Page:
When Your Child Will Only Nap On You.

This isn’t going to be a ‘how to’ article, explaining how to wean your child off of napping on top of you. It’s an article encouraging you to embrace it, and how to spend your time when it happens.

napI am often asked for help to wean a baby off of ‘contact naps’ as I like to call them – by that I mean naps with a baby (or toddler) laying either directly on top of you, or curled up at your side. While it is possible to stop this from happening (slowly and gently) and encourage more independent naps, I would like to spend some time thinking about why ‘in contact’ naps seem so taboo.

The gift of being able to get your child to sleep easily, calmly and relatively quickly is a huge one. So many parents struggle with trying to encourage independent naps, I often wonder why the message to embrace non-independent ones is not louder. The two biggest criticisms I hear are “you need to encourage independence, it’s not good for them to be so reliant on you” and “naps laying on mum or dad aren’t as good quality as naps in a cot/crib”. These criticisms are utter rubbish. We know from every single piece of psychological research that the key to creating a confident and independent child is to allow them the dependence that they need on us, when they need it. For some babies and toddlers this means the need for physical contact when they are at their most vulnerable – in the state of sleep. You can’t *make* your child sleep on you if they don’t want to and they won’t do it forever. They WILL outgrow the need and when they do they will be all the more confident for it. As for the myth of naps only being ‘good quality’ if they are in a cot or crib, I have no idea where this one came from. It is so wrong and obscure it’s almost laughable, only the fact millions of parents have been scared by it is no laughing matter. Sleep is sleep, it really doesn’t matter where it happens. Although I would say that sleep is better when it happens with a calm, secure child and for many that means ‘in contact’. Simply put, there are no negatives to ‘in contact’ naps for children and they will outgrow the need for them.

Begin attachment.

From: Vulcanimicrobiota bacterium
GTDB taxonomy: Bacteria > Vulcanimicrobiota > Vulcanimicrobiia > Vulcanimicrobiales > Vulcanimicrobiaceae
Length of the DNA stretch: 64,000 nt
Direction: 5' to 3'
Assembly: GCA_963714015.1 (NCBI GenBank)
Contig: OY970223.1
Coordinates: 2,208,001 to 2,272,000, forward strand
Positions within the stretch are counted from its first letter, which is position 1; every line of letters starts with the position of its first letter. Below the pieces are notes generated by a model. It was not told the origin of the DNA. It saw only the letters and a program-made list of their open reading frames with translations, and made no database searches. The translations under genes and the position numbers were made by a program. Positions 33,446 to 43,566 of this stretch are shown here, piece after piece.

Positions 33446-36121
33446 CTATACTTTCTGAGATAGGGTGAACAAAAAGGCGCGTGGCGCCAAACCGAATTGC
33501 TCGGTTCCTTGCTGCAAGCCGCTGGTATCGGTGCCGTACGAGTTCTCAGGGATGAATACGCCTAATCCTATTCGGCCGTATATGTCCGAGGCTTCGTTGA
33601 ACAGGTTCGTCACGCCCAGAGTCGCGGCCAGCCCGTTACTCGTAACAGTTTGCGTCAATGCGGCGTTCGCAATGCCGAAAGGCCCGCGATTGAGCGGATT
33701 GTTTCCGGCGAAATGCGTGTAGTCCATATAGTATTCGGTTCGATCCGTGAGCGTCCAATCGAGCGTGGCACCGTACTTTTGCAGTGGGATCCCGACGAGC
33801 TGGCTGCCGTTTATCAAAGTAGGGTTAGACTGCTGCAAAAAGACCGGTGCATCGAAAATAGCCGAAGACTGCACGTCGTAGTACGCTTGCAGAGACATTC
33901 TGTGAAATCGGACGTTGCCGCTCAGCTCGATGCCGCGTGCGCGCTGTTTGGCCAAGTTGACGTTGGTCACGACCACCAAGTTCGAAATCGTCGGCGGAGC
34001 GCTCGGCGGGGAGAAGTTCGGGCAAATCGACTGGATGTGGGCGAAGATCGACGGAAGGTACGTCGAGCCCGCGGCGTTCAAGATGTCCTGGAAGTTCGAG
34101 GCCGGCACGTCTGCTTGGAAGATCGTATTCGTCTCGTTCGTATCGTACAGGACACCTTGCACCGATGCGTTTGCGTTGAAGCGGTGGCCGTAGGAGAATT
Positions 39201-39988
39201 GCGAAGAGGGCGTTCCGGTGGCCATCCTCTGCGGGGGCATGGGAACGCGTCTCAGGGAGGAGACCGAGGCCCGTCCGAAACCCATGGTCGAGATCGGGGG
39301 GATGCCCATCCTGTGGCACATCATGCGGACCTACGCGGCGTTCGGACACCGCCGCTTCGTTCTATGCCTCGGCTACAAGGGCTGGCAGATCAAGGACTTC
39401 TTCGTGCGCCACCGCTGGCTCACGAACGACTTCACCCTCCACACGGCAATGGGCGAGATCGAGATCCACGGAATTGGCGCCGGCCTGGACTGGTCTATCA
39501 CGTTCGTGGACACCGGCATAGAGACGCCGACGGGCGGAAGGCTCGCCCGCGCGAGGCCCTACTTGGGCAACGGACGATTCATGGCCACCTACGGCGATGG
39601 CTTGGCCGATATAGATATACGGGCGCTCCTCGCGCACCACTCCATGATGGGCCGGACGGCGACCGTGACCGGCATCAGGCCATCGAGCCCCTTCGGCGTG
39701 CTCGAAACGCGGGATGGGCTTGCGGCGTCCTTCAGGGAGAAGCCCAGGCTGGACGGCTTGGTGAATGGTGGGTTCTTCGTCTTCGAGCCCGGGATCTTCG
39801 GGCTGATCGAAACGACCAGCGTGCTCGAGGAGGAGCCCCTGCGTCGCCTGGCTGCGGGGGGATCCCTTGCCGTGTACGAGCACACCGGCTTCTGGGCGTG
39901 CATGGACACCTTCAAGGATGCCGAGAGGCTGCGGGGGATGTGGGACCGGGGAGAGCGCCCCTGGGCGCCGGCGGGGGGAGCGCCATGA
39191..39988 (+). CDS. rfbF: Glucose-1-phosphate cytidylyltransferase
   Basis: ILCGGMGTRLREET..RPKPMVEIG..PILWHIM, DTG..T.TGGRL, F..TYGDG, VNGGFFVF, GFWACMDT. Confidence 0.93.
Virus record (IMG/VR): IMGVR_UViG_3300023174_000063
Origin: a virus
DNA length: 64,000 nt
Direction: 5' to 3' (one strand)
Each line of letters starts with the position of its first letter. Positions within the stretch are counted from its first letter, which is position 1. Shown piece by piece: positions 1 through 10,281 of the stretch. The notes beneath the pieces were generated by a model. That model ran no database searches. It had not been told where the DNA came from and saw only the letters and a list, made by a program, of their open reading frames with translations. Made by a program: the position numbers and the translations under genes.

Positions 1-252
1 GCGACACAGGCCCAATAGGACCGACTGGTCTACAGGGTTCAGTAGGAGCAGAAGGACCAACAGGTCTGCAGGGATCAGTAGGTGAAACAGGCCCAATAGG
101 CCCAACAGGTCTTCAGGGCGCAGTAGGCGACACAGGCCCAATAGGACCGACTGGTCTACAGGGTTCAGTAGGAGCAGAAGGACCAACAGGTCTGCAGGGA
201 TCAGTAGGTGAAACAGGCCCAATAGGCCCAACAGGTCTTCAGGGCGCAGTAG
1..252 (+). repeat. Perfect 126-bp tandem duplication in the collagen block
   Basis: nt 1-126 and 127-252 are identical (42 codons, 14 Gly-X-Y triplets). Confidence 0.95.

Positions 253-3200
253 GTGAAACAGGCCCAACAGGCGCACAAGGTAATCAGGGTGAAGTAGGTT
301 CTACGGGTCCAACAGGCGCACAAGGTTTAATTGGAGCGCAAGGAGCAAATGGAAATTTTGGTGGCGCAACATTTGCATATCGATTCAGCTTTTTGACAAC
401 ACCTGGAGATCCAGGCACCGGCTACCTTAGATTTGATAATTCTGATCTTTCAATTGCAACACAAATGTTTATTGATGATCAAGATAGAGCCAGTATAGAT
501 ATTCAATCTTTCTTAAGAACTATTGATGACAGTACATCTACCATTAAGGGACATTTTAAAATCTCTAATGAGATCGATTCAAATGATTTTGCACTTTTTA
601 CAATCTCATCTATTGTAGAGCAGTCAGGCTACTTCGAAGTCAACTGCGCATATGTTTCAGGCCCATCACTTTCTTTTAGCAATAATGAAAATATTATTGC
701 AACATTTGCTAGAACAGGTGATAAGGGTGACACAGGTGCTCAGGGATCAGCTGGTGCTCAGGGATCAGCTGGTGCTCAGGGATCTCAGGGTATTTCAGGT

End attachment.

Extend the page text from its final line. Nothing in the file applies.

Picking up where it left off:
Allowing ‘in contact’ naps is perhaps the least stressful option for the whole family. Accepting and dare I say, enjoying, them is often the best option. Being pinned down under a snoozing child for an hour or so can quickly lose its appeal though. Perhaps my best advice therefore is thinking about what to do when it happens, not trying to prevent it from happening. Take some time to prepare and plan your time.

  • Be prepared – make a flask of tea or coffee, have a glass of water and a snack prepared and keep it at arms’ length. Keep your phone easily accessibly, again at arms length and not trapped in a pocket, the same of the TV remote, book or magazine.
  • Make nap time ‘box set’ time. Often TV episodes last for around 45 minutes, a perfect time for a nap. Watch an episode per nap and quickly catch up on your favourite series, or find a new one. Netflix is your friend. Consider headphones if your child is bothered by the sound.